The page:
In a statement on Friday from the scandal-rocked global football body, the adjudicatory chamber of its ethics committee announced the immediate life-long ban of Webb from all official football activities and said he was guilty of numerous violations of FIFA’s rules and code of ethics.
Webb has already admitted a catalogue of criminal offences relating to fraud during his time as a football boss and is still under house arrest in the US awaiting sentencing in November.
The FIFA Ethics Committee began its own investigation into Webb’s offences last May following his high-profile arrest in Zürich with a number of other officials. Headed by Dr Cornel Borbély, the investigatory chamber of the Ethics Committee found that Webb had breached article 13, relating to the general rules of conduct and code of ethics at FIFA, article 15, which, deals with loyalty; article 18, covering the duty of disclosure, cooperation and reporting; article 19, dealing with conflicts of interest; and article 21, relating to bribery and corruption.
“In consequence, Mr Webb has been banned for life from all football related activities, administrative, sports or any other on a national and international level and fined CHF 1,000,000,” FIFA stated.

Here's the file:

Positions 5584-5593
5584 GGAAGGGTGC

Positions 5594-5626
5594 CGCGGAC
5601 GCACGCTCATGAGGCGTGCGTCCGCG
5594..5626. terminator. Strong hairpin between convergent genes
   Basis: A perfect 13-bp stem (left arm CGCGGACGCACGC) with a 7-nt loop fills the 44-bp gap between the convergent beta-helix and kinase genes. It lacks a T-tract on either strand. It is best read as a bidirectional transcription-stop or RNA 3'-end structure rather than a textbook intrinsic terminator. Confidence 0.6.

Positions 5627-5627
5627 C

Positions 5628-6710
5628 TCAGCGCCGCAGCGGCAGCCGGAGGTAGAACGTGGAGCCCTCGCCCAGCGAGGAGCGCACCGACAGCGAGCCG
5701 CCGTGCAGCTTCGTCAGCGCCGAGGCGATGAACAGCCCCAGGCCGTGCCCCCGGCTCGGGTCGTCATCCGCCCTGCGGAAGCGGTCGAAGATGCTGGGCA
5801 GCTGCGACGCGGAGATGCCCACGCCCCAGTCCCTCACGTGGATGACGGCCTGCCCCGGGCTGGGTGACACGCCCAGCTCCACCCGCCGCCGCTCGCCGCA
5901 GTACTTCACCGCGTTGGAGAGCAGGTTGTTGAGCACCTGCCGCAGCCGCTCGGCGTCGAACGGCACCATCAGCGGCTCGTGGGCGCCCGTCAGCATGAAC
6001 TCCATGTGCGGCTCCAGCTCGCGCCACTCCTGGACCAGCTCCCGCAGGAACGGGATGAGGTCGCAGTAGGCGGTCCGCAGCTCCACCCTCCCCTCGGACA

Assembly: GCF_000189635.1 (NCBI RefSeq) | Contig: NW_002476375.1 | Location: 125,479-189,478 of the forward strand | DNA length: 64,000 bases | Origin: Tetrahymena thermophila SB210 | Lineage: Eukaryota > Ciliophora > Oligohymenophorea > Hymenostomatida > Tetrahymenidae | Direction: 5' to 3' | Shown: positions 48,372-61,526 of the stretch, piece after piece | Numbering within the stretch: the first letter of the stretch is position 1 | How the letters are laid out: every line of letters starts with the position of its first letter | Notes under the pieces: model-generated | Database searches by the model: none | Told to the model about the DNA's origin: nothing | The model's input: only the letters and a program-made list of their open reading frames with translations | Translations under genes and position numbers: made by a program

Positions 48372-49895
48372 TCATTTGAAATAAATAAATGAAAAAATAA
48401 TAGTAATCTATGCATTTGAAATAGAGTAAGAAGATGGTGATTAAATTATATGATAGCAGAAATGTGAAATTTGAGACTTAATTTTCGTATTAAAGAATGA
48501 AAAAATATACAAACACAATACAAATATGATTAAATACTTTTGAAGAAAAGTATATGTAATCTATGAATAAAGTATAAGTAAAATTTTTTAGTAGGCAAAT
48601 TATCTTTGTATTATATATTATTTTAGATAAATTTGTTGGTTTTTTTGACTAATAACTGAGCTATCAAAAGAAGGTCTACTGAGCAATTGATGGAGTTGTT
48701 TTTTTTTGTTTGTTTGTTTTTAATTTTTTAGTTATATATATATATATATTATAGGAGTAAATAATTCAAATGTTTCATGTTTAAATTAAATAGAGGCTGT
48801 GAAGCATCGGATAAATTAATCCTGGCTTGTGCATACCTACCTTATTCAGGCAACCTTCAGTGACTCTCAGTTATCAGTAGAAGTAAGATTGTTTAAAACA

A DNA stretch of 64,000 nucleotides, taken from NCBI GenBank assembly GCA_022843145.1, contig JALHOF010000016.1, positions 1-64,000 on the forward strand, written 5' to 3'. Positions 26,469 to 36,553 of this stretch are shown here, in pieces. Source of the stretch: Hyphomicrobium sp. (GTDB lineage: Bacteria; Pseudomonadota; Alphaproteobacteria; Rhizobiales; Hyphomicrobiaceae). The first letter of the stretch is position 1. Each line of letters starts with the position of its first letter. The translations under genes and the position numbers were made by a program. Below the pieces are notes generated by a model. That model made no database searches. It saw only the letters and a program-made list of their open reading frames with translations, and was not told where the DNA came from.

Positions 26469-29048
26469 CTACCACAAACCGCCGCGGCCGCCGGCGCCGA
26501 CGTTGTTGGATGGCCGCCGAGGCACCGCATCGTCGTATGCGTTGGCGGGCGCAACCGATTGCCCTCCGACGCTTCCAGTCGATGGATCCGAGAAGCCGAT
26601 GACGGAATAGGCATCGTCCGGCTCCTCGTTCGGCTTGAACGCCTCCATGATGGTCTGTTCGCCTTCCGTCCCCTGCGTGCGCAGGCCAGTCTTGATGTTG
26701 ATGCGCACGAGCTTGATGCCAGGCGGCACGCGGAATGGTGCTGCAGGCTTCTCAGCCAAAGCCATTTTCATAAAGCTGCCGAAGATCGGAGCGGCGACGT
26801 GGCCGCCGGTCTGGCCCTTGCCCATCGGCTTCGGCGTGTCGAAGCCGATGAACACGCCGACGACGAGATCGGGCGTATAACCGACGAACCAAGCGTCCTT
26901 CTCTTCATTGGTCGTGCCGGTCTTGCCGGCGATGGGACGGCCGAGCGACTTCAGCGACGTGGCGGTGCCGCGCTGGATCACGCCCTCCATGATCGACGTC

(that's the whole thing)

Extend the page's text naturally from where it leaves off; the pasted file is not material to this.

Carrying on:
The latest blow to the discredited former local football hero is one of a number of problems that 51-year-old Webb still faces. Aside from waiting to hear his fate in the United States after pleading guilty to corruption and conspiracy charges there, he is also wanted in Cayman in connection to his involvement in a local hospital corruption case, for which his business partner, Canover Watson, is currently serving a seven-year sentence.
It is understood that, once Webb has been sentenced in the US, local authorities will begin seeking his extradition to the Cayman Islands.
Meanwhile, significant questions remain unanswered locally about how Cayman Islands Football Association (CIFA) funds were impacted by Webb’s activities as well as deals and financial transactions with the local association’s cash involving him and Watson, the former CIFA treasurer, and other CIFA officials that were described by auditors as “financial irregularities”.
Both FIFA and the Cayman Islands police Anti-Corruption Unit were said to be investigating CIFA but no questions raised during Watson’s trial or by local auditors have been addressed.